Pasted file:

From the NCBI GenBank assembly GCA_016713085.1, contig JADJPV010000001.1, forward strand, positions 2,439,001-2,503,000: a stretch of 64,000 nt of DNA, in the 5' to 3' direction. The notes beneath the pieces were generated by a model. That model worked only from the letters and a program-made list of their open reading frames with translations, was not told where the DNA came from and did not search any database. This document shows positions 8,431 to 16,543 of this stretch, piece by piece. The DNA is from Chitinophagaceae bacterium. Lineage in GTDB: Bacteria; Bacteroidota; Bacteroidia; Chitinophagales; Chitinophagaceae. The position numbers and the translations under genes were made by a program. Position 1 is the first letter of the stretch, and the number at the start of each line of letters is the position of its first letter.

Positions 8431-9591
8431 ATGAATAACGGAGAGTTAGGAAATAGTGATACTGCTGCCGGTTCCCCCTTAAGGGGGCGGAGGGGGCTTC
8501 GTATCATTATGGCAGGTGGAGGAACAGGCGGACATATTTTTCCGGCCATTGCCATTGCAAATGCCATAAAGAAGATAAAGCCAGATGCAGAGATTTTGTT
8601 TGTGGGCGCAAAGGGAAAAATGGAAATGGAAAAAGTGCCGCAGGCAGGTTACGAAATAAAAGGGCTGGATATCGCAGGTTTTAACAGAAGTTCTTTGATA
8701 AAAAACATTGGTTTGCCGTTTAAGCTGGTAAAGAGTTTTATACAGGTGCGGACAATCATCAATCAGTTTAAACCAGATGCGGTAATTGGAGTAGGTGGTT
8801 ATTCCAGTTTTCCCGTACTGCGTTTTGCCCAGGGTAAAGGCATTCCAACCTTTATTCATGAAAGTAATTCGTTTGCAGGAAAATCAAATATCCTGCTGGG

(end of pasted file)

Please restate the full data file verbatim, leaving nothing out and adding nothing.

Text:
From the NCBI GenBank assembly GCA_016713085.1, contig JADJPV010000001.1, forward strand, positions 2,439,001-2,503,000: a stretch of 64,000 nt of DNA, in the 5' to 3' direction. The notes beneath the pieces were generated by a model. That model worked only from the letters and a program-made list of their open reading frames with translations, was not told where the DNA came from and did not search any database. This document shows positions 8,431 to 16,543 of this stretch, piece by piece. The DNA is from Chitinophagaceae bacterium. Lineage in GTDB: Bacteria; Bacteroidota; Bacteroidia; Chitinophagales; Chitinophagaceae. The position numbers and the translations under genes were made by a program. Position 1 is the first letter of the stretch, and the number at the start of each line of letters is the position of its first letter.

Positions 8431-9591
8431 ATGAATAACGGAGAGTTAGGAAATAGTGATACTGCTGCCGGTTCCCCCTTAAGGGGGCGGAGGGGGCTTC
8501 GTATCATTATGGCAGGTGGAGGAACAGGCGGACATATTTTTCCGGCCATTGCCATTGCAAATGCCATAAAGAAGATAAAGCCAGATGCAGAGATTTTGTT
8601 TGTGGGCGCAAAGGGAAAAATGGAAATGGAAAAAGTGCCGCAGGCAGGTTACGAAATAAAAGGGCTGGATATCGCAGGTTTTAACAGAAGTTCTTTGATA
8701 AAAAACATTGGTTTGCCGTTTAAGCTGGTAAAGAGTTTTATACAGGTGCGGACAATCATCAATCAGTTTAAACCAGATGCGGTAATTGGAGTAGGTGGTT
8801 ATTCCAGTTTTCCCGTACTGCGTTTTGCCCAGGGTAAAGGCATTCCAACCTTTATTCATGAAAGTAATTCGTTTGCAGGAAAATCAAATATCCTGCTGGG